Mowing the lawn sounds like a brainless enough thing. You just gas up, yank the cord, walk (or ride) around in rectangles for awhile, and the deed is done.
Not so fast, my friend.
How you mow, when you mow and even what you do with the clippings make a huge difference in how your lawn performs. In fact, I’d venture to say that mowing is the most underrated and overlooked part of good lawn care. This is something we do 25 to 30 times a season, so it’d be nice to get it right. Let’s look at “the big four” things to keep an eye on.
The Problem: People cut too short. Some downright scalp the lawn, using golf putting greens as their ideal.
Why That’s Bad: Scalping increases moisture and nutrition demands as the grass tries to fight back from near decapitation. It means less chlorophyll, which grass needs as a fuel source to rebuild. It allows the soil to dry out faster (bad news in drought). And weeds germinate better and get off to a faster start when taller grass blades aren’t in the way.
A Better Idea: Cut 2½ to 3 inches high (typically the highest setting on mowers). What makes a freshly cut lawn look good is the evenness of the cut, not its height. Most people are just as happy with a 3-inch-tall evenly cut lawn as a 1-inch-tall evenly cut lawn. The belief that cutting short lengthens the time between cuts doesn’t hold up, by the way. Grass actually grows faster after it’s been cut short as it tries to rebuild itself to its genetic norm.
Two exceptions to the cut-high rule: Before you overseed a lawn and toward the end of the season when it makes sense to cut shorter to head off moisture-related winter fungal problems such as snow mold.
WHEN TO MOW
The Problem: People don’t cut often enough. The grass gets too long and so they end up whacking off long pieces that throw out clumps everywhere or create a bagging nightmare.
Why That’s Bad: Besides those aesthetic and labor-related issues, radical whackbacks are more stressful on grass than lighter cuts and require more energy to heal. If you don’t remove the clumps of cut grass, they’ll smother the living grass underneath. (Dump these clumps in the compost pile or let ’em dry for a few days and use as mulch in garden beds.)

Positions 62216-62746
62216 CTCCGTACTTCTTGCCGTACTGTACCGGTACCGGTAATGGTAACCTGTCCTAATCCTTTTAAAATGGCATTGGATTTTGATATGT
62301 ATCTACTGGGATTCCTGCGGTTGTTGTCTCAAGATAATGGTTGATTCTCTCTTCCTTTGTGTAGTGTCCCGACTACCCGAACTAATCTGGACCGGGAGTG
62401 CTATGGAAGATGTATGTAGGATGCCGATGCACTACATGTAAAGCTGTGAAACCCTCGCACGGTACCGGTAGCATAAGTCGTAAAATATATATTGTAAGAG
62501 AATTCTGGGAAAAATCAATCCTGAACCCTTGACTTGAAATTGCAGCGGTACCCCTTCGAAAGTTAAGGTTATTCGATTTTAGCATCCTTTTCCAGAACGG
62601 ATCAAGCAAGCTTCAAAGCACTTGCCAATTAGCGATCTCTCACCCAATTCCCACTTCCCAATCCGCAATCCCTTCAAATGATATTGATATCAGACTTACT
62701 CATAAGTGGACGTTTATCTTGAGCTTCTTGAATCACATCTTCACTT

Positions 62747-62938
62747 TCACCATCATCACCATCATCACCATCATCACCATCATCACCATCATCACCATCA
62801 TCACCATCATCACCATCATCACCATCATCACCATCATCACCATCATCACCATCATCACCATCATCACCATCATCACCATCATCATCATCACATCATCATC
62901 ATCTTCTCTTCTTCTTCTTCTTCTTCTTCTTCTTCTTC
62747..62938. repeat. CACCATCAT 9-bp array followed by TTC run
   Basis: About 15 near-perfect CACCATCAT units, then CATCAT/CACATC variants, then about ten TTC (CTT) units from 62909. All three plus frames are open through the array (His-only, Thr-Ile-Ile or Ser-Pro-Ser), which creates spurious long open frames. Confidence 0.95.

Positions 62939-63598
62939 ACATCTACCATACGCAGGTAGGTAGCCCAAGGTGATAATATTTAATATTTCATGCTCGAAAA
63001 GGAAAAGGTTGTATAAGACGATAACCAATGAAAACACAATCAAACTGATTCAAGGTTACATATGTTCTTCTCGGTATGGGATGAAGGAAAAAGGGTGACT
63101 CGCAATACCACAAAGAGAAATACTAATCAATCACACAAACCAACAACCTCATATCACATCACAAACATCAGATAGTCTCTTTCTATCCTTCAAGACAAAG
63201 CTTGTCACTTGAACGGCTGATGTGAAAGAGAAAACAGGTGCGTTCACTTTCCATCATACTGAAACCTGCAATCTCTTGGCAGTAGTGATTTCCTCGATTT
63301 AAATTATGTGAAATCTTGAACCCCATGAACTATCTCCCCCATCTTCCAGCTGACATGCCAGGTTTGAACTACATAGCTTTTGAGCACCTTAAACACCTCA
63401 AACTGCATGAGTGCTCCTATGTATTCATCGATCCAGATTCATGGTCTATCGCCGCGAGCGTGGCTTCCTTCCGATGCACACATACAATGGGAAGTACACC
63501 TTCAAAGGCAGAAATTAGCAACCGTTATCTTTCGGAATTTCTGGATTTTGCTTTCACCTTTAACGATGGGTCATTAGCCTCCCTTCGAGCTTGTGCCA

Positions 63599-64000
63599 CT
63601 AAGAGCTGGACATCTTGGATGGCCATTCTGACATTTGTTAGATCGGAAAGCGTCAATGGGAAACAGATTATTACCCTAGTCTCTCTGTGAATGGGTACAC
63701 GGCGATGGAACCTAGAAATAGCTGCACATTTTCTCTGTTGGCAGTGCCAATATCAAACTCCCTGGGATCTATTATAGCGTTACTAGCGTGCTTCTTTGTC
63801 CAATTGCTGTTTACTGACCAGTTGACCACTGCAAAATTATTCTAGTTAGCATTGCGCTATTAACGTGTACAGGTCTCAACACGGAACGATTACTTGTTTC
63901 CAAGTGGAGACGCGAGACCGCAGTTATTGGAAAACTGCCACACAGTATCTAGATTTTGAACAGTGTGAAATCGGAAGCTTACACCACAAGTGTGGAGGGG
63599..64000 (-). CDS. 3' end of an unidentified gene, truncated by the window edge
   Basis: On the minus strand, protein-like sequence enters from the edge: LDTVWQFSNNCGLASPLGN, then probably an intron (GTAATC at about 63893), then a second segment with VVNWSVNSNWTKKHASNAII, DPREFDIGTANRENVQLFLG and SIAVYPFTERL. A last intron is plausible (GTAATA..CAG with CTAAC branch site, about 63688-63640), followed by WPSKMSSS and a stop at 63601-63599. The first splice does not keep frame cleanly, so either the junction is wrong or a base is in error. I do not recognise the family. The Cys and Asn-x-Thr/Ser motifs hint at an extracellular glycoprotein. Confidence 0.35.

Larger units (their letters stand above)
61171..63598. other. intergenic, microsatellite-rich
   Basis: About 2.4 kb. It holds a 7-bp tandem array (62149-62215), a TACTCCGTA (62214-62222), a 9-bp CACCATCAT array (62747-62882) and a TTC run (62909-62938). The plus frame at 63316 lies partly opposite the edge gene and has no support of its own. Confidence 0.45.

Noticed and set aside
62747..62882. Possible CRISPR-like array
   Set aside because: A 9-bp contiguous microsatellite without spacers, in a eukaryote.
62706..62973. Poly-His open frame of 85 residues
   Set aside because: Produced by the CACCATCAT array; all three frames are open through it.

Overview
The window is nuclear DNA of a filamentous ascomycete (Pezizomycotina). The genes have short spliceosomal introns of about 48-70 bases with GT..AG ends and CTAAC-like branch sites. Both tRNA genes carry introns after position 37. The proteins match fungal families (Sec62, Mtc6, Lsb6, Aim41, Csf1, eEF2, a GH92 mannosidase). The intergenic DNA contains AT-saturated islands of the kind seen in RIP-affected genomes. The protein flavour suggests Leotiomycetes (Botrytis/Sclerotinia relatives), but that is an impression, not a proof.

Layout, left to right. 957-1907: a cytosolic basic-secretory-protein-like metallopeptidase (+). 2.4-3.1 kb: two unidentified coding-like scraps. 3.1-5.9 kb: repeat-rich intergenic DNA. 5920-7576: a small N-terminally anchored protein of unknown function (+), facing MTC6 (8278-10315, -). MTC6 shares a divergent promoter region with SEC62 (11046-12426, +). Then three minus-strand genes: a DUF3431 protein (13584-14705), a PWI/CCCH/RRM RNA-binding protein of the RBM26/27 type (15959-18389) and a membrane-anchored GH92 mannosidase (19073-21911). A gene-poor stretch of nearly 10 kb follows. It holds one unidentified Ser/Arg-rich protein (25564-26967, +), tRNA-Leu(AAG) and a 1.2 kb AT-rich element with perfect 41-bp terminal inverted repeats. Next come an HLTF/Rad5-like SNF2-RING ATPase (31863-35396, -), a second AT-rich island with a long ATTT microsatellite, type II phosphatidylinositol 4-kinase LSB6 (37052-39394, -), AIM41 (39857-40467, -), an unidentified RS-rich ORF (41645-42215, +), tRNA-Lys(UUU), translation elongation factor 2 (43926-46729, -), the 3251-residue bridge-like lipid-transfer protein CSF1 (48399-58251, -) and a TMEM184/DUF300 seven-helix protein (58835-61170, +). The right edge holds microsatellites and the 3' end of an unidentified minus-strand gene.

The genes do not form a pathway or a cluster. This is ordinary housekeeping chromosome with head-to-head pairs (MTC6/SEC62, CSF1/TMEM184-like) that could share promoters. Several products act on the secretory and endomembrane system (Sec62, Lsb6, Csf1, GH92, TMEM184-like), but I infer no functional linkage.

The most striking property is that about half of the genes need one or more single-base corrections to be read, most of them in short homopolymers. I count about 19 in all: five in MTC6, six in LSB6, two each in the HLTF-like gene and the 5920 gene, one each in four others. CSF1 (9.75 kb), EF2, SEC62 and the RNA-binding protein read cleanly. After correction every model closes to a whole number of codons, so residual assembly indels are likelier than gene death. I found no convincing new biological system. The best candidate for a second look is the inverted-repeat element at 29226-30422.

A Better Idea: Mow often enough so you’re never removing more than one-third of the blade length at a time (i.e. time to cut when the height gets to 4 inches, not 5 or 6). This may mean mowing twice a week or every four or five days when grass is growing fastest in mid-spring.
The Problem: People bag their grass clippings and set them out with the trash.
Why That’s Bad: Not only are you unnecessarily adding to the trash stream, you’re wasting a super source of nutrients for the lawn. Those clips are filled with nitrogen, minerals and important trace nutrients that the roots have mined from the soil, and you’re going to pay to toss them, then turn around and buy new fertilizer? Makes no sense to me.
A Better Idea: First, if you mow often enough, you’ll get tiny clips that quickly disappear into the lawn, especially if you’re using a mulching mower. Turfgrass researchers at Penn State University estimate that letting the clippings decay in place supply about one-third of a lawn’s total nitrogen needs for the season, which means you can save yourself one fertilizer treatment a year. Grass clippings aren’t a key component of excess layers.